PyO3 and rust-cpython

PyO3 began as fork of rust-cpython when rust-cpython wasn't maintained. Over time PyO3 has become fundamentally different from rust-cpython.


While rust-cpython has a macro_rules! based DSL for declaring modules and classes, PyO3 uses proc macros. PyO3 also doesn't change your struct and functions so you can still use them as normal Rust functions.


py_class!(class MyClass |py| {
    data number: i32;
    def __new__(_cls, arg: i32) -> PyResult<MyClass> {
        MyClass::create_instance(py, arg)
    def half(&self) -> PyResult<i32> {
        Ok(self.number(py) / 2)


fn main() {
use pyo3::prelude::*;

struct MyClass {
    num: u32,

impl MyClass {
    fn new(num: u32) -> Self {
        MyClass { num }

    fn half(&self) -> PyResult<u32> {
        Ok(self.num / 2)

Ownership and lifetimes

While in rust-cpython you always own Python objects, PyO3 allows efficient borrowed objects and most APIs work with references.

Here is an example of the PyList API:


impl PyList {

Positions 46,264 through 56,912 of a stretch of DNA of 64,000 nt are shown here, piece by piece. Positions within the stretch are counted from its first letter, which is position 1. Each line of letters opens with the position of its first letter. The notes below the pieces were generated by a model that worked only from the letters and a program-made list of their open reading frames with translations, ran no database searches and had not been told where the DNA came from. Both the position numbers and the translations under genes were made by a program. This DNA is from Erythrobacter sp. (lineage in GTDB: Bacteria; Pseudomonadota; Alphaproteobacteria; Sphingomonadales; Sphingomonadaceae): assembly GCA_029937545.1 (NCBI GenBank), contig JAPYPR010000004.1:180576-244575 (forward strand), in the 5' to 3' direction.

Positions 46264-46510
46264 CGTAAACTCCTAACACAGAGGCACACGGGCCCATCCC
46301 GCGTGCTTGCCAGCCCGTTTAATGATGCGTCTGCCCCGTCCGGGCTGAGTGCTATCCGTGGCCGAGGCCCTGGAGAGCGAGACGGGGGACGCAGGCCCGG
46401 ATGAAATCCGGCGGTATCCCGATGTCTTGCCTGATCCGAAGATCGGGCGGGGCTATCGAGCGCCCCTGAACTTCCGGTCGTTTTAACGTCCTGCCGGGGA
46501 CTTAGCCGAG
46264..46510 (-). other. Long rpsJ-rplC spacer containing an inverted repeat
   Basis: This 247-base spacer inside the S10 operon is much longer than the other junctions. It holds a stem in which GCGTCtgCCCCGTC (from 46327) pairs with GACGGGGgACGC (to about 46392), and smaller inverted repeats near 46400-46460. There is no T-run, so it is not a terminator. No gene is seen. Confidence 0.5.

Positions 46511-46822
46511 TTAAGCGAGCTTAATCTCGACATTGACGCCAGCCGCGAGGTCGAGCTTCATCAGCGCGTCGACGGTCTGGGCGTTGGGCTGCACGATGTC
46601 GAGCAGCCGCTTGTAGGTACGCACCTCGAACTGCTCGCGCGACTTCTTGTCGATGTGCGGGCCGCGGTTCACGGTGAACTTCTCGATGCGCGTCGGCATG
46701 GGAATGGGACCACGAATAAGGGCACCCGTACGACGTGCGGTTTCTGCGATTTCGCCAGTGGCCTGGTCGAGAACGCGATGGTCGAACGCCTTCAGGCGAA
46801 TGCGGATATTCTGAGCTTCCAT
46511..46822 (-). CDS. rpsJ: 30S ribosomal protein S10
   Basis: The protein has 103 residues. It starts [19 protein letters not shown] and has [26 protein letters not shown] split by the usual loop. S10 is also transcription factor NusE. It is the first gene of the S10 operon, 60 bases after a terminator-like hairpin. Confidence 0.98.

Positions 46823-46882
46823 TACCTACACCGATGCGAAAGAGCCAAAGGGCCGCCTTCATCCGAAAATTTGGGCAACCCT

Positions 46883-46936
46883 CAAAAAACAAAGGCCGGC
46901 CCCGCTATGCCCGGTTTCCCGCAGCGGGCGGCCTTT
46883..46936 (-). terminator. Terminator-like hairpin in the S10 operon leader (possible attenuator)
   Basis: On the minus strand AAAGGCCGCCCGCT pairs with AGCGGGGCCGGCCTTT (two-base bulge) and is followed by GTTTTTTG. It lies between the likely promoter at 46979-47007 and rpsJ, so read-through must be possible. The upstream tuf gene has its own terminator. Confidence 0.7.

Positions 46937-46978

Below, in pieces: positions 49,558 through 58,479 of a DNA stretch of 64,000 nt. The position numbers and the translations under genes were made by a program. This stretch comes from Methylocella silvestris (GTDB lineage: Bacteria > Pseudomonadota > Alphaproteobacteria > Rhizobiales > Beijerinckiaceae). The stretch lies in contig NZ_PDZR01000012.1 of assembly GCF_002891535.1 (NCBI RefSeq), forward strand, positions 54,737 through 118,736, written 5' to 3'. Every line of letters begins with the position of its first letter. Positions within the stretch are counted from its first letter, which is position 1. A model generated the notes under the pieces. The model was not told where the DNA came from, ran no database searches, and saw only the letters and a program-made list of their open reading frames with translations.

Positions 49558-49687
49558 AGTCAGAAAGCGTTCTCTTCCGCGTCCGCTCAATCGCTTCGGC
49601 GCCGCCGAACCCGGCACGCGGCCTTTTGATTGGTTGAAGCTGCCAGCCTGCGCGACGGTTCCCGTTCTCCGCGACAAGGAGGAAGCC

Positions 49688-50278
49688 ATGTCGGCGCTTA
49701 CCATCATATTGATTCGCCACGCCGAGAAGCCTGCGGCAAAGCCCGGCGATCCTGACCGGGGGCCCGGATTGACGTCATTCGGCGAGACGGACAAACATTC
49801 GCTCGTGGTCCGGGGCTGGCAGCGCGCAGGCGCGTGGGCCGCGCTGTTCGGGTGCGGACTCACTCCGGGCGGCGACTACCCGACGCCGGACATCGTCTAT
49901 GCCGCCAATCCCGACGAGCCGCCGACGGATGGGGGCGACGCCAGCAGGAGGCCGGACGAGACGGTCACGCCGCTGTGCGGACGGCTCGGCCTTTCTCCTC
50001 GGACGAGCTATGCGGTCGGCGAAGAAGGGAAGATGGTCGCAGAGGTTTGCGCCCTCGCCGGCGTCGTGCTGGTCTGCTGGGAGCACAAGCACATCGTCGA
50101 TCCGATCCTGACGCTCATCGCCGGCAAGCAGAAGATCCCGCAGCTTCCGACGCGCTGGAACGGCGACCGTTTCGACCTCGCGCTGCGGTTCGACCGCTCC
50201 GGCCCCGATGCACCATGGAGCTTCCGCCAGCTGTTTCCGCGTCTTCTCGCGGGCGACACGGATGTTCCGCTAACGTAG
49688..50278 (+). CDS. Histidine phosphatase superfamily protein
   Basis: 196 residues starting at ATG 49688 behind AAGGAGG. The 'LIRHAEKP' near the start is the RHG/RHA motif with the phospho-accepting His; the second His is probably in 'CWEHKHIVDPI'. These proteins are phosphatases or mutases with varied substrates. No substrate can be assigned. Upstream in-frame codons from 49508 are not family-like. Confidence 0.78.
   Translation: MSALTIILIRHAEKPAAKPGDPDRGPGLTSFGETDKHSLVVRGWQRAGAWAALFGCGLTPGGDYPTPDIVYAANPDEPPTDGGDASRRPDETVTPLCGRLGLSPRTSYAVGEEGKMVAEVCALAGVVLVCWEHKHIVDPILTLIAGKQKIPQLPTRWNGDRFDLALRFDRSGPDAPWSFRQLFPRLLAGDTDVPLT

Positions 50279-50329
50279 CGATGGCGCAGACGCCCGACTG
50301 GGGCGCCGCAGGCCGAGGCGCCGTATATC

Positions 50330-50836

fn new(py: Python<'_>) -> PyList {...}

   fn get_item(&self, py: Python<'_>, index: isize) -> PyObject {...}


impl PyList {

   fn new(py: Python<'_>) -> &PyList {...}

   fn get_item(&self, index: isize) -> &PyAny {...}

In PyO3, all object references are bounded by the GIL lifetime. So owned Python objects are not required, and it is safe to have functions like fn py<'p>(&'p self) -> Python<'p> {}.

Error handling

rust-cpython requires a Python parameter for constructing a PyErr, so error handling ergonomics is pretty bad. It is not possible to use ? with Rust errors.

PyO3 on other hand does not require Python for constructing a PyErr, it is only required if you want to raise an exception in Python with the PyErr::restore() method. Due to various std::convert::From<E> for PyErr implementations for Rust standard error types E, propagating ? is supported automatically.